A biweekly tour of the ever-expanding cartographic landscape.

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Orient yourself: Hard, but not impossible

A map only reveals as much as the mapmaker knows about the world, or at least, cares to show. When most mapmakers are men, there’s bound to be gaps.

For example, on Open Street Map, the free and open-source Google Maps competitor edited by volunteers around the world, “childcare centers, health clinics, abortion clinics, and specialty clinics that deal with women’s health are vastly underrepresented,” reports Sarah Holder at CityLab. It’s estimated that just 2 to 5 percent of OSMers are women. The vast majority are older, retired men.

That gender imbalance provokes serious debate among mapmakers—one of the more contentious battles in OSM history was in 2011, when editors rejected an appeal to tag “childcare” at all. (It’s since been added.) But more importantly, a map that fails to represent the needs of more than half the population is not a very a useful map. The stakes are highest in places where there is no Google, Apple, or any other company working as a back-up. Sometimes, a volunteer-made map is the only cartographic resource citizens and humanitarian organizations in developing countries have to go on.

A childcare center in Scottsdale, Arizona. (OSM)

That’s why a team of OpenStreetMap users—with lots of women involved—is intentionally creating maps that reflect space more inclusively. On International Women’s Day, Holder reported on a “feminist map-a-thon” in Washington, D.C., hosted by Missing Maps, a humanitarian mapping organization. There, volunteers worked to build a map for an NGO in Tanzania that shelters girls facing the threat of genital mutilation. Their digital lines and labels (such as: “women’s toilet”) could become real-world escape routes.

Inclusive geography is about more than mapping bridges and tunnels that everybody uses. “It’s shaped by asking things like: Where on the map do you feel safe?” Holder writes. “How would you walk from A to B in the city without having to look over your shoulder? It’s hard to map these intangibles—but not impossible.”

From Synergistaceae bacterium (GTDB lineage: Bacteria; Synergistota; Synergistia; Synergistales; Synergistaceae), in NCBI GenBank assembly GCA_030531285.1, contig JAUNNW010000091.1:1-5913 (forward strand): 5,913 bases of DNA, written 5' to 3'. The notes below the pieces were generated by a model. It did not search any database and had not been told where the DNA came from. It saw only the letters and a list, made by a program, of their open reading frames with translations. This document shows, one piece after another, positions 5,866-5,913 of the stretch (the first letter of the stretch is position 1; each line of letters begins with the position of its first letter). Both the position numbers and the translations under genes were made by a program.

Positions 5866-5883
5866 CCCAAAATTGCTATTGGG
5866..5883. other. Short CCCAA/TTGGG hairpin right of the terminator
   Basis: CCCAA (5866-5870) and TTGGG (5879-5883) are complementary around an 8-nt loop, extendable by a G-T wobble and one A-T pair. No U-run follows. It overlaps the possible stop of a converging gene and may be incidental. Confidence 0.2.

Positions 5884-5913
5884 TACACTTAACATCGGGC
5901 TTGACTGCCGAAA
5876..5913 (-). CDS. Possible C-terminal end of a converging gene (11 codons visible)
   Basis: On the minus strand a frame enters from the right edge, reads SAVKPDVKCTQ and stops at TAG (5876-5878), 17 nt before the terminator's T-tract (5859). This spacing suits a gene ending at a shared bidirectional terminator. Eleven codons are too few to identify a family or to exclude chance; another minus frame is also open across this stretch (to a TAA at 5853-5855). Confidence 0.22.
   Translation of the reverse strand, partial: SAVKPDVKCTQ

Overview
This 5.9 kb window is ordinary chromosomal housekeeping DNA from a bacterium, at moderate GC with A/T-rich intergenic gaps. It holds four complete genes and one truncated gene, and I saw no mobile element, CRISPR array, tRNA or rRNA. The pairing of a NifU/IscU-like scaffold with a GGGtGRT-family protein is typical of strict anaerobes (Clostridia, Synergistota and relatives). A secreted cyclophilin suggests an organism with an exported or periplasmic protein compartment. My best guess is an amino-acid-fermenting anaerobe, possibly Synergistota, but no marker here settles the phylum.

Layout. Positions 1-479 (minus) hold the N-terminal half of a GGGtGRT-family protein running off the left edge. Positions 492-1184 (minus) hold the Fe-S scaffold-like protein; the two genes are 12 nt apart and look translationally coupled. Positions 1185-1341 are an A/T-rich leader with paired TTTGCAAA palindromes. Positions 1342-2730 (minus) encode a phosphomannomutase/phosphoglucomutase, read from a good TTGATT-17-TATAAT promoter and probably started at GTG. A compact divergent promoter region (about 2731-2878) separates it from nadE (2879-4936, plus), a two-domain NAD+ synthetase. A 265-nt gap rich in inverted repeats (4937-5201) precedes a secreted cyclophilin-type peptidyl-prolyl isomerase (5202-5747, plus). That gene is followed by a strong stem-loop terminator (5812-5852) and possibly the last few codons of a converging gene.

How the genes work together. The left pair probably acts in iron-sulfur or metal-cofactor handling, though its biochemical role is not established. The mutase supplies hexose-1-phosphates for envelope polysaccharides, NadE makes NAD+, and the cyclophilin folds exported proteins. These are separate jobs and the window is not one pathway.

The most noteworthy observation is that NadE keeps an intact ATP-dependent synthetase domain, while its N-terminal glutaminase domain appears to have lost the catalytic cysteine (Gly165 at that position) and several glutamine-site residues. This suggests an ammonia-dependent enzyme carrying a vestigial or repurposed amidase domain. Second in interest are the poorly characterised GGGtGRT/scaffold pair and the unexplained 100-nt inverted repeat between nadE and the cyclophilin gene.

Compass points: Puerto Rico’s exodus

Hurricane Maria, the storm that devastated Puerto Rico in September 2017, left hundreds of thousands of residents without power for months, and continues to crush the island’s economy. No wonder young Puerto Ricans are leaving faster than ever. A report by the City University of New York’s Center for Puerto Rican Studies estimates that roughly 470,000 Puerto Ricans will leave the island between 2017 and 2019. Most of them are headed to the U.S., with 135,592 already settled on the continent.

(Center for Puerto Rican Studies CUNY | UNIVISION)

As it is, six states—Pennsylvania, Florida, Massachusetts, New York, Connecticut, and New Jersey—account for 80 percent of the Puerto Rican population in the continental U.S., CityLab Latino’s Martín Echenique reports. It’s likely that most new arrivals are headed there, too.

However, Puerto Ricans aren’t just headed towards the urban centers that have traditionally been magnets for migration. “Post-Maria, the data from the state of New York shows that the enrollment rate of Puerto Rican students has been higher in upstate cities than in New York City itself,” writes Echenique.

That’s consistent with other data on domestic migration. If it weren’t for immigrants moving there from other countries, New York’s population (and that of other U.S. cities) would probably be declining.


Mappy links

Student walk-outs on the east coast of the U.S. (Snap Map)

Snap Map has legitimate social value: Student walk-outs demanding gun control unfolded live on the app-based map around the country. ♦ Kind of nowhere: frightening maps of where adequate affordable housing is available in the U.S. ♦ Spawn of Pokémon Go: Google is opening up a software platform for location-based mobile games developers. ♦ Speaking of Google Maps, sounds like Japan’s version rules: ”It’s like Street View, but from your dog’s perspective!” ♦ Thank you, Stephen Hawking: Here is a map of things written and said by the greatest physicist of our time, who died on Wednesday. ♦ One step closer to a theory of everything: Cambridge University’s COSMOS supercomputing center has been plotting a 3-D map of the known universe, a project Hawking launched in 2016.


MapLab isn’t afraid of black holes either. But don’t let it approach one. Share with your loved ones and sign up here.

Laura

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